NCAA Bylaw Interpretation - Contact by Dependent Children of Institutional Staff Members with Prospective Student-Athletes
Date Issued: Aug 25, 2004
Type: Staff Interpretation
Interpretation: The membership services staff determined that the regulations regarding contact by the spouse of an institutional staff member with prospective student-athletes also apply to the dependent children of institutional staff members.  Therefore, dependent children of athletics department staff members are permitted to have off-campus contact with prospective student-athletes during an official visit within a 30-mile radius of the institution's campus. 
 
- - - - - - - - - - - - - - - - - - - - - - - - - - - - - - - - - - - - - - - - - - - - - - - - - - -
 
August 20, 2007 Question
What is the earliest date a high school prospective student-athlete may be provided an official visit (expense paid visit) to the University of Oklahoma?
 
A)  After the prospect has made a verbal commitment to attend OU
B)  Once the prospect has signed a National Letter of Intent
C)  Opening day of classes of the prospect's senior year of high school
D)  After January 1st during the prospect's junior year of high school
 
Answer: C (Opening day of classes of the prospect's senior year of high school)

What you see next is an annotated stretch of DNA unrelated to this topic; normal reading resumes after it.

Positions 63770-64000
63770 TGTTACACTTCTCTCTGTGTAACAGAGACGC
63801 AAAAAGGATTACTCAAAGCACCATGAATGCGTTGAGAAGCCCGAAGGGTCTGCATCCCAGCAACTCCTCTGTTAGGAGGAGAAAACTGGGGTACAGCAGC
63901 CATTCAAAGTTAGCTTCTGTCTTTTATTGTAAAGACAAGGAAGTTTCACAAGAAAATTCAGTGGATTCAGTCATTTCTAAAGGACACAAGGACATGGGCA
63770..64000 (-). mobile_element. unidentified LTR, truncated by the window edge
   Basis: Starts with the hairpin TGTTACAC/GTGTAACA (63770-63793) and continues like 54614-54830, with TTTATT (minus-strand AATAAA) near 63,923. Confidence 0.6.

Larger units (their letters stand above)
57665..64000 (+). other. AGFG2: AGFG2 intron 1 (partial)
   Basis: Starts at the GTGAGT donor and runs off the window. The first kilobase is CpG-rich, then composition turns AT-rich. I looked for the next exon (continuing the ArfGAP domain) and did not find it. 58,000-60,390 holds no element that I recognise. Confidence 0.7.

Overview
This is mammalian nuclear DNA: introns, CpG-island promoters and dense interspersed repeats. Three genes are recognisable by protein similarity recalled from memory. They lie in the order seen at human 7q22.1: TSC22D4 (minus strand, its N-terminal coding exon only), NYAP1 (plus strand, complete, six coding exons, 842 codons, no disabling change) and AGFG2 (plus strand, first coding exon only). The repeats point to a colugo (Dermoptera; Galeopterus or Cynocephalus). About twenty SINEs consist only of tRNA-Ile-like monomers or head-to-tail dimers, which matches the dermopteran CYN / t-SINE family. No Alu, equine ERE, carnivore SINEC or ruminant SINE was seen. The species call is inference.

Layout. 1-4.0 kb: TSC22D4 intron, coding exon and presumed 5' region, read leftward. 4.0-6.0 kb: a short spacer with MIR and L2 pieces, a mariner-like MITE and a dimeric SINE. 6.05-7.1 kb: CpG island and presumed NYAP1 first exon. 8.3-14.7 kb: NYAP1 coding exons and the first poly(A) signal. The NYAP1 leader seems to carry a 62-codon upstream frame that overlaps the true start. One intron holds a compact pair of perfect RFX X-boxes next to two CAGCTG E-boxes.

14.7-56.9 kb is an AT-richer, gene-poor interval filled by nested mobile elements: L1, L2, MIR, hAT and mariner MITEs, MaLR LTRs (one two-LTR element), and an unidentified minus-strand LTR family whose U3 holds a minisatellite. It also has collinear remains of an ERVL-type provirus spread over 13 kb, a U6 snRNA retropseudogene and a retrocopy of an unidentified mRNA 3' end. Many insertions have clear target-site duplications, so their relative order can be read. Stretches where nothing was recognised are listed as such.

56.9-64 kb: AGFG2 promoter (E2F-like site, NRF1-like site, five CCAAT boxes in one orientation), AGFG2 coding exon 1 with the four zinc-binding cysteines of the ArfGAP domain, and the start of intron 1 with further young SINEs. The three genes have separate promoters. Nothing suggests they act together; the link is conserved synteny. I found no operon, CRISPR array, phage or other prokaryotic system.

NCAA Bylaw - 13.6.2.2.1 First Opportunity to Visit.
A prospective student-athlete may not be provided an expense-paid visit earlier than the opening day of classes of the prospective student-athlete's senior year in high school.  Violations of this bylaw shall be considered institutional violations per Constitution 2.8.1; however, such violations shall not affect the prospective student-athlete's eligibility.
 
- - - - - - - - - - - - - - - - - - - - - - - - - - - - - - - - - - - - - - - - - - - - - - - - - - -
 
August 13, 2007 Question
Which benefit below may a student-athlete receive?

A)  Co-signing on a loan
B)  Frequent flyer miles for traveling to/from college competition if arranged by the institution
C)  Reduced rate car maintenance or improvement service
D)  None of the above

Answer: B (Frequent flyer miles for traveling to/from college competition if arranged by the institution) 

NCAA Bylaw - 16.11.1.11 Miscellaneous Benefits.
An institution may provide or arrange for the following benefits for a student-athlete: (Adopted: 4/26/01)

  1. The use of a return ticket at any time after conclusion of a foreign tour;
  2. Receipt of frequent flyer points and/or miles earned while traveling to and from intercollegiate practice and/or competition; 
  3. Participation in receptions and festivities associated with championships, conference tournaments or all-star events hosted by and conducted on the institution's campus;
  4. Occasional meals to team members provided by the parent of a student-athlete at any location;
  5. Telephone calls in emergency situations as approved by the director of athletics (or his or her designee);